When Catherine Constantinides was in Grade1 she sold the shells of pink pistachio nuts to other students. “I’d make myparents buy and eat bags of them. I’d collect the shells and stick Prestick onthe inside of them and sell them as false nails,” she recalls, laughing. Thislittle business venture, one of many that she was to embark on throughout herlife, was a sign of things to come. It illustrates the ability that some peoplehave not only to conceive a simple money-making idea, but to put it intoaction. And if there’s anything Constantinides does well, it’s making thingshappen.
Today, she runs SA Fusion, an events, PR,publicity and branding company that she started while still in high school. Atonly 24, she has an impressive track record that includes organising the 70thbirthday of Winnie Mandela, the annual SABC Kellogg’s Kids Awards, the launch ofthe Ingrid Jonker: Her Lives and Times documentary and book and the SouthAfrican leg of the Miss Earth programme. Constantinides’ great passion is communityupliftment and SA Fusion started as a way to finance her community projectsthrough entertainment and fashion events. Soon the company took on a life ofits own; while her university peers were focusing on partying and paying thebriefest of attention to their studies, Constantinides was organising launches,small luncheons, gala dinners and fundraising projects for a range of corporateand NGO clients, while studying Law and Anthropology. Two years later shefollowed a childhood dream and launched Fashion Fusion magazine, whichshowcases South African talent in the arts, music, film and theatre industries.“I had no funding, backing or capital but I really just wanted to see ithappen. So I structured it over a year, getting people to print it and give mesix months to pay, and in the end it was a success.”
The magazine opened up doors for the eventsand publicity side of SA Fusion. “We made connections and started doinglaunches of new bands, musicians, artists, models and South African films. Thecompany started to really grow. At the same time, those people would use ourservices for the various publishing needs of their campaigns or events so wewere able to offer a complete set of services to our clients,” she says. They say that the mark of a trueentrepreneur is the ability to identify opportunities and turn them intobusinesses that create wealth. In this respect, Constantinides is a trueentrepreneur. She lists her ability to network as one ofher strongest points: “Think of all the business cards you collect in a yearand how many people that gives you access to. Most people don’t follow up withthe people they meet, but I really try to and this has opened up so many doorsfor me. Then it’s just a matter of grabbing the opportunity and running withit.”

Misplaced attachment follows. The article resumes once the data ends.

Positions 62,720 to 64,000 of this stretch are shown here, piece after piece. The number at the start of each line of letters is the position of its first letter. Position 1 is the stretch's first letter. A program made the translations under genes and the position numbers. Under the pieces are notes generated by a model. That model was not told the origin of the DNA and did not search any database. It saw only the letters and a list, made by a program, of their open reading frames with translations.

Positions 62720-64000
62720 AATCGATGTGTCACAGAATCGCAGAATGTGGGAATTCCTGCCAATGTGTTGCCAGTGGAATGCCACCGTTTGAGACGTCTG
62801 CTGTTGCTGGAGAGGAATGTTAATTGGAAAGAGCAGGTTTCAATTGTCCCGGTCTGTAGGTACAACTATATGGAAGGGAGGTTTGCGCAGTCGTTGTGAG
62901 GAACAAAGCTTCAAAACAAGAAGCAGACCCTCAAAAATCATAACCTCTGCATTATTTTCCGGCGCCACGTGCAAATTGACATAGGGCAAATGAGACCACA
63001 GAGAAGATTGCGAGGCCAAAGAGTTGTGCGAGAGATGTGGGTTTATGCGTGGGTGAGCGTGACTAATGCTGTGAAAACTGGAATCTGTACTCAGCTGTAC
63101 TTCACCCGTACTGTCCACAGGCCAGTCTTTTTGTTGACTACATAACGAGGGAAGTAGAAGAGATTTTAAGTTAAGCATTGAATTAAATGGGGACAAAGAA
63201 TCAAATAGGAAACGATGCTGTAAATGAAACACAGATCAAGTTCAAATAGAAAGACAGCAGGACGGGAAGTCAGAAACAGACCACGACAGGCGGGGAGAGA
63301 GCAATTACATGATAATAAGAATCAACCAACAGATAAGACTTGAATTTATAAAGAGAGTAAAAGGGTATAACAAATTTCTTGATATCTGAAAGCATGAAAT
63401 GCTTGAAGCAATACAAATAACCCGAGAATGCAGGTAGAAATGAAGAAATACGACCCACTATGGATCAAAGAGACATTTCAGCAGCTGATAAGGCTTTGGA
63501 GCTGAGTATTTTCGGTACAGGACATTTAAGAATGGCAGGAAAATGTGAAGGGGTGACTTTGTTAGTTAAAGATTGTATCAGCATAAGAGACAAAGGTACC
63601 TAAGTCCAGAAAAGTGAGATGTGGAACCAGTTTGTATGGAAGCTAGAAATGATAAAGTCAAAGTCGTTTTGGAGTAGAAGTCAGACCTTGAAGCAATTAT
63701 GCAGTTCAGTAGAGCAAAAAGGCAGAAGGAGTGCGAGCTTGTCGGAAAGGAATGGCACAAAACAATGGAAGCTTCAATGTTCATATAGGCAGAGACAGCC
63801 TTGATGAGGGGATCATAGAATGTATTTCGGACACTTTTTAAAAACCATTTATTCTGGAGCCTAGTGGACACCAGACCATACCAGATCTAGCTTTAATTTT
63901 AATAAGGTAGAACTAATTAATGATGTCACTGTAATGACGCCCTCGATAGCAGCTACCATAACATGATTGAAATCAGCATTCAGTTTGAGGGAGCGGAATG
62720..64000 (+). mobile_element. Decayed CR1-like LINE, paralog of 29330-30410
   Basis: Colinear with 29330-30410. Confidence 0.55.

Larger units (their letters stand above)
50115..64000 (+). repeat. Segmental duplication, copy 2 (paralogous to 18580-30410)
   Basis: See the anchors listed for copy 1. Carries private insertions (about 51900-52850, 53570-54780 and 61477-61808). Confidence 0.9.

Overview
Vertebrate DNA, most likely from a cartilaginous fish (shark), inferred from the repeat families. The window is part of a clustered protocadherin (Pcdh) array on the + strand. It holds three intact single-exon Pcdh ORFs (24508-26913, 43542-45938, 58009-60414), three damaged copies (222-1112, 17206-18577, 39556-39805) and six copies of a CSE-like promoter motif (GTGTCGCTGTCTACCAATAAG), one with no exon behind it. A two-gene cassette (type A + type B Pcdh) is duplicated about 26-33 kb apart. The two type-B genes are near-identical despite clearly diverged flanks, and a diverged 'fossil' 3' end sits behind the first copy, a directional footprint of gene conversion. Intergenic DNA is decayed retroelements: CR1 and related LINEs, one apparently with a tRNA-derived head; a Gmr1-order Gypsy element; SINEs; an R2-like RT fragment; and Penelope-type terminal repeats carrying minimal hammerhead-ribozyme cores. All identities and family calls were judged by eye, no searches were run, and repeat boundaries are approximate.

Thinking on her feet has been anothercritical success factor. With no background knowledge in business or finance,Constantinides has had to learn everything along the way – and this has meantsome hard lessons. “I made mistakes and trusted people who I shouldn’t have,giving them ideas without making them sign certain documents and then seeingthem run with those ideas. It’s a difficult personal lesson because it knocksyour faith in people,” she relates. But such experiences have only served tomake her more street-smart: “I now consult my lawyer at any given moment!” She’s also found people’s perceptions ofher age a challenge: “No matter what my track record of success, when peoplefind out how young I am, all of the good work I have done seems not to matter.” But she’s quick to point that this isn’talways the case. The substantial growth and success of her company is due inlarge part to word-of-mouth marketing by satisfied customers. And there arethose people who have noticed her obvious ability; she’s been invited to speakat conferences including the 2004/2005 World Youth Summit at the United NationsUniversity in Tokyo and, most recently, the South African Top 100 BusinessmenAwards, where she addressed the unique challenges facing young South Africanstoday. She made such an impression that Patrice Motsepe, who was sitting at hertable that night, has become her mentor and one of her biggest supporters.Zindzi Mandela is another individual who has recognised her potential. This is not really surprising, asConstantinides’ energy and enthusiasm is infectious. “There are a million thingshappening in my head at any one time. I’ve had to learn to take a step back,absorb everything and plan. I have so many plans.” We watch with interest tosee where these will take her next.
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